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 Post subject: Re: The American Civil War, Day by Day 1865
PostPosted: Sat Aug 01, 2015 3:30 pm 
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August 2, 1865 Wednesday
C.S.S. Shenandoah, commanded by Lieutenant Waddell, having quit her Arctic hunting grounds early the previous month, spoke English bark Barracouta, some 13 days out of San Francisco. For the first time Waddell learned positively that the war which he had been doing his part to prosecute had been over since April. He abandoned his daring and prospectively successful plan to lay San Francisco under ransom. The log of Shenandoah recorded: "Having received by the Barracouta the sad intelligence of the overthrow of the Confederate Government, all attempts to destroy the shipping or property of the United States will cease from this date, in accordance with which the first lieutenant, William C: Whittle, Jr., received the order from the commander to strike below the battery and disarm the ship and crew." Lieutenant Whittle, Shenandoah's executive officer, wrote in his journal: "We were bereft of ground for hope or aspiration, bereft of a cause for which to struggle and suffer." Having terminated the raider's commerce destroying mission, Waddell was next confronted with the problem of what to do with the ship--a decision "which involved not only our personal honor, but the honor of the flag entrusted to us which had walked the waters fearlessly and in triumph." In addition to avoiding capture as a matter of honor and pride, Waddell was intent on insuring that the raider's crew should be accorded fair and unprejudiced treatment upon surrendering. After much consideration, he decided that these various purposes could best be served by attempting a nonstop voyage to Liverpool, England, via Cape Horn.

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Gen Ned Simms
1/1/XIV Corps/AotC
Blood 'n Guts hisself, a land lovin' pirate. Show me some arty tubes and we'll charge 'em.
VMI Class of '00


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 Post subject: Re: The American Civil War, Day by Day 1865
PostPosted: Sun Aug 02, 2015 2:38 pm 
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August 12, 1865 Saturday
Rear Admiral Godon arrived in flagship Susquehanna in the harbor of Bahia, Brazil, pursuant to orders of the Navy Department appointing him to command the Brazil Squadron. This squadron dating back to the early 1820's was reactivated after being temporarily discontinued during the Civil War. Its station extended from the Amazon River to the Magellan Straits and its commander was directed to protect "our flag from insult and the property of our citizens from unlawful seizure." Godon's command consisted of U.S.S. Monadnock, Chippewa, Monticello, Canonicus, Shawmut, Fahkee and Wasp.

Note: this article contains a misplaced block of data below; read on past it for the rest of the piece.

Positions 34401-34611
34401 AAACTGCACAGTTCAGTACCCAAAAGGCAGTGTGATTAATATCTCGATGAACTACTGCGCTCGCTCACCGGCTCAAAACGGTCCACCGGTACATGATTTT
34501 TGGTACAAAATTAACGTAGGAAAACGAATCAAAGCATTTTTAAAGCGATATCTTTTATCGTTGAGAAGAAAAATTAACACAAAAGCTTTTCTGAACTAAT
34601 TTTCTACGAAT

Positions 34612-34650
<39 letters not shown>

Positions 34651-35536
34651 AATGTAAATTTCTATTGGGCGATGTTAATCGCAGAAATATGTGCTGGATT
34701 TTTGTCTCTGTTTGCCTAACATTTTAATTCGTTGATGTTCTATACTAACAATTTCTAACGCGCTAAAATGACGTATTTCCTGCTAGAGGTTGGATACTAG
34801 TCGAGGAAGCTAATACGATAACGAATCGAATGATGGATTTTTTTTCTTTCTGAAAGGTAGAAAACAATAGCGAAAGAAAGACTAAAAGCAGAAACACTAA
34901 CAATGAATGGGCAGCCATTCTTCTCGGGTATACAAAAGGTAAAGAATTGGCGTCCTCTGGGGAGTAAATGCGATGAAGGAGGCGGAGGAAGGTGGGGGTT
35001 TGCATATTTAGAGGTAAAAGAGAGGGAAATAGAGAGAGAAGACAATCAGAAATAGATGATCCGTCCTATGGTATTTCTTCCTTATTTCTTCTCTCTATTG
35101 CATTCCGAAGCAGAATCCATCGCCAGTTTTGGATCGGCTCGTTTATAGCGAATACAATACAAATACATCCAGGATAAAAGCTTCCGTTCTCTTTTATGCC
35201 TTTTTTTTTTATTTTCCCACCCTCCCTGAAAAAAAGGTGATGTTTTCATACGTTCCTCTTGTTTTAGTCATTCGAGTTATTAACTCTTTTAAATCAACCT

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Gen Ned Simms
1/1/XIV Corps/AotC
Blood 'n Guts hisself, a land lovin' pirate. Show me some arty tubes and we'll charge 'em.
VMI Class of '00


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 Post subject: Re: The American Civil War, Day by Day 1865
PostPosted: Sun Aug 02, 2015 2:38 pm 
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August 14, 1865 Monday
Rear Admiral S. P. Lee hauled down his flag on U.S.S. Tempest and the Mississippi Squadron ceased to exist. The squadron had played a major role in fashioning the Union's ultimate victory. In the Tennessee and Cumberland Rivers campaign, naval actions had been decisive in rolling back the Confederacy's northern frontier from Kentucky to Mississippi and Alabama. Its Mississippi River operations at Vicksburg and elsewhere, combined with Admiral Farragut's victory at New Orleans, had severed the Confederacy and denied to the eastern portion the vital supplies of the provision-rich western half. Finally, the squadron's operations on the tributaries of the Mississippi, including support of the Army, had projected Union striking power into the deepest reaches of the Confederacy. The five remaining vessels of the former eighty ship fleet were placed under the operational control of Commodore John W. Livingston, commanding the Mound City Naval Station, the only remaining station on the western rivers.

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Gen Ned Simms
1/1/XIV Corps/AotC
Blood 'n Guts hisself, a land lovin' pirate. Show me some arty tubes and we'll charge 'em.
VMI Class of '00


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 Post subject: Re: The American Civil War, Day by Day 1865
PostPosted: Sun Aug 02, 2015 2:39 pm 
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August 15, 1865 Tuesday
A peace treaty is signed at the mouth of the Little Arkansas River, with the following Indian Nation tribes: Apache, Arapahoe, Comanche, and Kiowa.

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Gen Ned Simms
1/1/XIV Corps/AotC
Blood 'n Guts hisself, a land lovin' pirate. Show me some arty tubes and we'll charge 'em.
VMI Class of '00


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 Post subject: Re: The American Civil War, Day by Day 1865
PostPosted: Sun Aug 02, 2015 2:40 pm 
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August 26, 1865 Saturday
Brigadier General Marcellus Monroe Crocker ( https://en.wikipedia.org/wiki/Marcellus_M._Crocker ), USA, dies at Washington, D. C. from tuberculosis that had afflicted him for a very long time.

_________________
Gen Ned Simms
1/1/XIV Corps/AotC
Blood 'n Guts hisself, a land lovin' pirate. Show me some arty tubes and we'll charge 'em.
VMI Class of '00